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Short guide to TCP/IP Client/Server programming in Common Lisp using usockets
; Short guide to TCP/IP Client/Server programming in Common Lisp using usockets
;
; The main reason for this guide is because there are very few examples that
; explain how to get started with socket programming with Common Lisp that I
; could understand. After spending a day trying, I finally came up with a small
; bit of code that makes it easy to understand the basics. I've written this
; primarily for myself, but should help others get started as well.
; As usual, we will use quicklisp to load usocket.
(ql:quickload "usocket")
; Now we need to create a server. There are 2 primary functions that we need
; to call. usocket:socket-listen and usocket:socket-accept.
;
; usocket:socket-listen binds to a port and listens on it. It returns a socket
; object. We need to wait with this object until we get a connection that we
; accept. That's where usocket:socket-accept comes in. It's a blocking call
; that returns only when a connection is made. This returns a new socket object
; that is specific to that connection. We can then use that connection to
; communicate with our client.
;
; So, what were the problems I faced due to my mistakes?
; Mistake 1 - My initial understanding was that socket-accept would return
; a stream object. NO.... It returns a socket object. In hindsight, its correct
; and my own mistake cost me time. So, if you want to write to the socket, you
; need to actually get the corresponding stream from this new socket. The socket
; object has a stream slot and we need to explicitly use that. And how does one
; know that? (describe connection) is your friend!
;
; Mistake 2 - You need to close both the new socket and the server socket.
; Again this is pretty obvious but since my initial code was only closing
; the connection, I kept running into a socket in use problem. Of course
; one more option is to reuse the socket when we listen.
;
; Once you get past these mistakes, it's pretty easy to do the rest. Close
; the connections and the server socket and boom you are done!
(defun create-server (port)
(let* ((socket (usocket:socket-listen "127.0.0.1" port))
(connection (usocket:socket-accept socket :element-type 'character)))
(unwind-protect
(progn
(format (usocket:socket-stream connection) "Hello World~%")
(force-output (usocket:socket-stream connection)))
(progn
(format t "Closing sockets~%")
(usocket:socket-close connection)
(usocket:socket-close socket)))))
; Now for the client. This part is easy. Just connect to the server port
; and you should be able to read from the server. The only silly mistake I
; made here was to use read and not read-line. So, I ended up seeing only a
; "Hello" from the server. I went for a walk and came back to find the issue
; and fix it.
(defun create-client (port)
(let ((socket (usocket:socket-connect "127.0.0.1" port :element-type 'character)))
(unwind-protect
(progn
(usocket:wait-for-input socket)
(format t "~A~%" (read-line (usocket:socket-stream socket))))
(usocket:socket-close socket))))
; So, how do you run this? You need two REPLs - one for the server
; and one for the client. Load this file in both REPLs. Create the
; server in the first REPL.
; (create-server 12321)
; Now you are ready to run the client on the second REPL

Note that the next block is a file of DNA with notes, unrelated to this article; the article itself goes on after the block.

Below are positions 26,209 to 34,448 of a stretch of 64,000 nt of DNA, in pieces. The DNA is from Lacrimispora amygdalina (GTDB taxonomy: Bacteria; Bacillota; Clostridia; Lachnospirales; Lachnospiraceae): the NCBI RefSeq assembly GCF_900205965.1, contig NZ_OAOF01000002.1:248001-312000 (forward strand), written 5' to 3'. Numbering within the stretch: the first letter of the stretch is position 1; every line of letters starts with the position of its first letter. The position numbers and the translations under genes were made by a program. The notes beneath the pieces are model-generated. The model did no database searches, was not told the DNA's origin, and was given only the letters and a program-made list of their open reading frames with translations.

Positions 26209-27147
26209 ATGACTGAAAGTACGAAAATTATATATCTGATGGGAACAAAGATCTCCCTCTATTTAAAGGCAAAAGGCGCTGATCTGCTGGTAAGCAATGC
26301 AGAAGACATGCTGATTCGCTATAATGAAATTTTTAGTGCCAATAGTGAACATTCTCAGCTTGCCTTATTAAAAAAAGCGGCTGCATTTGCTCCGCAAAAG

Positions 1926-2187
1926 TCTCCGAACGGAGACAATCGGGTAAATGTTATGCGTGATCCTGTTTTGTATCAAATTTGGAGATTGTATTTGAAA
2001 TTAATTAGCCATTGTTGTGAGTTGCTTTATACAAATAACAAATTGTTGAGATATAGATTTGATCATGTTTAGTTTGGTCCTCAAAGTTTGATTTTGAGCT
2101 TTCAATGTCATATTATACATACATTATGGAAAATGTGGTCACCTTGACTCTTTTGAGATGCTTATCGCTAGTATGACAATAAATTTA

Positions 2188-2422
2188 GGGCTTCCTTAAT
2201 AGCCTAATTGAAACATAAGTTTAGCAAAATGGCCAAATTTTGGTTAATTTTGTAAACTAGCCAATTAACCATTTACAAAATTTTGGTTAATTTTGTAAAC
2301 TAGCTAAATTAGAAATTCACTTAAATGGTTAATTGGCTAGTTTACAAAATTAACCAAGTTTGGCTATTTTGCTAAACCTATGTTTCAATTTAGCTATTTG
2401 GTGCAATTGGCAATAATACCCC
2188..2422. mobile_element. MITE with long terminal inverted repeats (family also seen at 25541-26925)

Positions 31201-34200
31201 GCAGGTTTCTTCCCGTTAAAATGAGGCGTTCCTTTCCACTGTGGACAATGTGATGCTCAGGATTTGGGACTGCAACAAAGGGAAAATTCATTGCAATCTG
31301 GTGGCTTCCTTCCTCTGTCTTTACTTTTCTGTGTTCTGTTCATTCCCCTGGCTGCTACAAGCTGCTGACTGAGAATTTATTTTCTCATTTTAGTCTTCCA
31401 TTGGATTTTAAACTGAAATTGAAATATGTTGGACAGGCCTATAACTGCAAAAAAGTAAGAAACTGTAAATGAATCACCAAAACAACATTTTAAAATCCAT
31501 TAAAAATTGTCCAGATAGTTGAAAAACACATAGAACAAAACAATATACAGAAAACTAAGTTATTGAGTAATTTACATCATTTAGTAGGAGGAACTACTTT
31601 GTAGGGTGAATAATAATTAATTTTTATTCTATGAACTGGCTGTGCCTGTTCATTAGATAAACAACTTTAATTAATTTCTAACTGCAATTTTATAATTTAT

; (create-client 12321)
; Voila! You should see "Hello World" on the second REPL.
; ; Also see
; 1. Short Guide on UDP/IP
; - https://gist.github.com/shortsightedsid/a760e0d83a9557aaffcc
@hanshuebner
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hanshuebner commented Oct 25, 2014

In code that you'd want someone else to read, you should use usocket:with-client-socket and usocket:with-server-socket. usocket:with-client-socket has the additional benefit that it binds a stream variable for you, so you do not need to use the stream accessors.

@shortsightedsid
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shortsightedsid commented Oct 27, 2014

Thanks @hanshuebner. I'll whip that one up as well.

@t-cool
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t-cool commented Dec 31, 2017

This tutorial helped me a lot!
Could I translate this post into Japanese and share it?

@traut
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traut commented Sep 12, 2018

small self-contained TCP echo server, inspired by this snippet -- https://gist.github.com/traut/6bf71d0da54493e6f22eb3d00671f2a9

@ArchI3Chris
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ArchI3Chris commented Apr 4, 2020

First of all, thanks for one of only few simple examples on the matter. That's quite helpful. So, thanks for that. That needs to be said.

However, this has some flaws.

First of all, it doesn't need the actually ql:quickload line every single time. This is for installation (Note: I'm using SBCL, but it should be the same), so you don't need to install it every single time you run the application and once is enough. What it needs is (require :usocket) and BOTH only works in case quicklisp is installed and loaded. This is a problem I had. SBCL didn't load the .sbclrc file and therefore didn't recognize, that quicklisp was installed. Therefore it gave me an error saying it doesn't know how to require usocket. So, loading the .sbclrc file it worked.

Secondly, have you actually tried the code? Yes, you SHOULD see Hello World. That's the theory. The reality in my case is, that I see HELLO and that's it. This one only sends the FIRST word and not the whole sentence. So, something doesn't work with this code.

Also, for serious two-way communication, did you ever try to send something from the client to the server and say output it on the server (console) or react based on that? Like telling the server what you need and it responds with different data, depending on the request? That would be interesting too.

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